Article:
Monday, Sep 22, 2003
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By Our Staff Reporter
``Indians develop coronary heart disease at a younger age than people in developed countries and Singapore. Deaths owing to this disease is three times higher in India than in other countries,'' said N. Sivakadaksham, Director, Harvey Heart Hospital, which organised the programme. The risk posed by the disease was so high that the World Health Organisation declared that it would become an epidemic in India by 2020, he said.
A stress-filled sedentary life was one of the main causes of heart diseases. Scientific studies showed that when a person moved from a village to city his chances of getting heart attack went up by 30 per cent. Other causes included hypertension, diabetes, obesity and consumption of nicotine, he said.
However, exercise for a minimum of 30 minutes a day and a moderate diet could control the risk factors and prevent heart attack, said endocrinologist, S. Murthy. Cautioning the public against going in for quick remedy `herbal' drinks and `electronic devices' that promised weight loss, he said ``they produce several serious side-effects, including kidney failure. Their efficiency has never been proved.'' Medicine for weight loss and surgery was an extreme step that should only be taken in consultation with doctors.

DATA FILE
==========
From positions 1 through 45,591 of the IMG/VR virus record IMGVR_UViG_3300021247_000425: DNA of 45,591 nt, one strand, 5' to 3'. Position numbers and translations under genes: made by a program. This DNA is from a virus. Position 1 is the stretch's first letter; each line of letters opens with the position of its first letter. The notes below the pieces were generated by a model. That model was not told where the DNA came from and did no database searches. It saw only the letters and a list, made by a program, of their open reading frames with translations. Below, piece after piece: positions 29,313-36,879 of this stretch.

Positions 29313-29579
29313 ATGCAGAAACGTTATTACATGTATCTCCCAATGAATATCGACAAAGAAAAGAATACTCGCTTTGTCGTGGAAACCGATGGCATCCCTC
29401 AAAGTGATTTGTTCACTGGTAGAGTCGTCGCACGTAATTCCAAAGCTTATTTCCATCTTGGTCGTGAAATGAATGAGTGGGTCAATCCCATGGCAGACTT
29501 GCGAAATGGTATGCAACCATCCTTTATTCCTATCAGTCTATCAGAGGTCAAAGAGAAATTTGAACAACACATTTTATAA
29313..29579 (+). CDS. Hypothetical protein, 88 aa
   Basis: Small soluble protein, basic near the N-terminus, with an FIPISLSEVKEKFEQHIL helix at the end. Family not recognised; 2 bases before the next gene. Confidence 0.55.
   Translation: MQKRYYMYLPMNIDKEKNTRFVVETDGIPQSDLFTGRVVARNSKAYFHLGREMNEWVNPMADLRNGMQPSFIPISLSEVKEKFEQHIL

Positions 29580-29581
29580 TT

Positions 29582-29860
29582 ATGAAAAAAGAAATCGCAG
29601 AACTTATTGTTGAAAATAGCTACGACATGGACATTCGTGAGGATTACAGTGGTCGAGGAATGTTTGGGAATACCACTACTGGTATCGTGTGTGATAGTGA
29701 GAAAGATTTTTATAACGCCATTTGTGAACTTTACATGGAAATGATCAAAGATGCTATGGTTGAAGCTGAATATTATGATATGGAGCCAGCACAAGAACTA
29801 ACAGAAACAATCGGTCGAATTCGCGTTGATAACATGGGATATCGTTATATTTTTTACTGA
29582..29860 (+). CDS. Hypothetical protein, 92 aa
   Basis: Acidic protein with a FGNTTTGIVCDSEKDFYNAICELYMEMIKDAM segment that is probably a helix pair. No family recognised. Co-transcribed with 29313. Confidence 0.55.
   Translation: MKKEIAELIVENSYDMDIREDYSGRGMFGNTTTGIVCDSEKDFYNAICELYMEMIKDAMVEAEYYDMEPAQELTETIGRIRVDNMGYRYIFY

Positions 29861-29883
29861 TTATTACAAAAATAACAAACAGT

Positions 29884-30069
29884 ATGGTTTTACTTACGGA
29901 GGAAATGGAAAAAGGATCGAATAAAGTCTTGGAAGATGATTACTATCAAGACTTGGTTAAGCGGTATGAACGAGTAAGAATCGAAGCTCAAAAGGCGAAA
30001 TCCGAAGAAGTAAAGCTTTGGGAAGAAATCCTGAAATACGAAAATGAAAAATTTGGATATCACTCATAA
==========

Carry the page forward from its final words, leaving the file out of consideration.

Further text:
Sesikaran, Deputy Director, National Institute of Nutrition, asked the public to avoid hydrogenated fats such as vanaspathi and dalda as they reduced the ability of blood vessels to dilate and reduced levels of good cholesterol (High Density Lipoprotein). Even sunflower oil should be taken in limited quantity. Groundnut oil and rice bran oil should also be used. Sunflower oil, though low in cholesterol content, was high in fatty acids and reduced the good cholesterol, he said.
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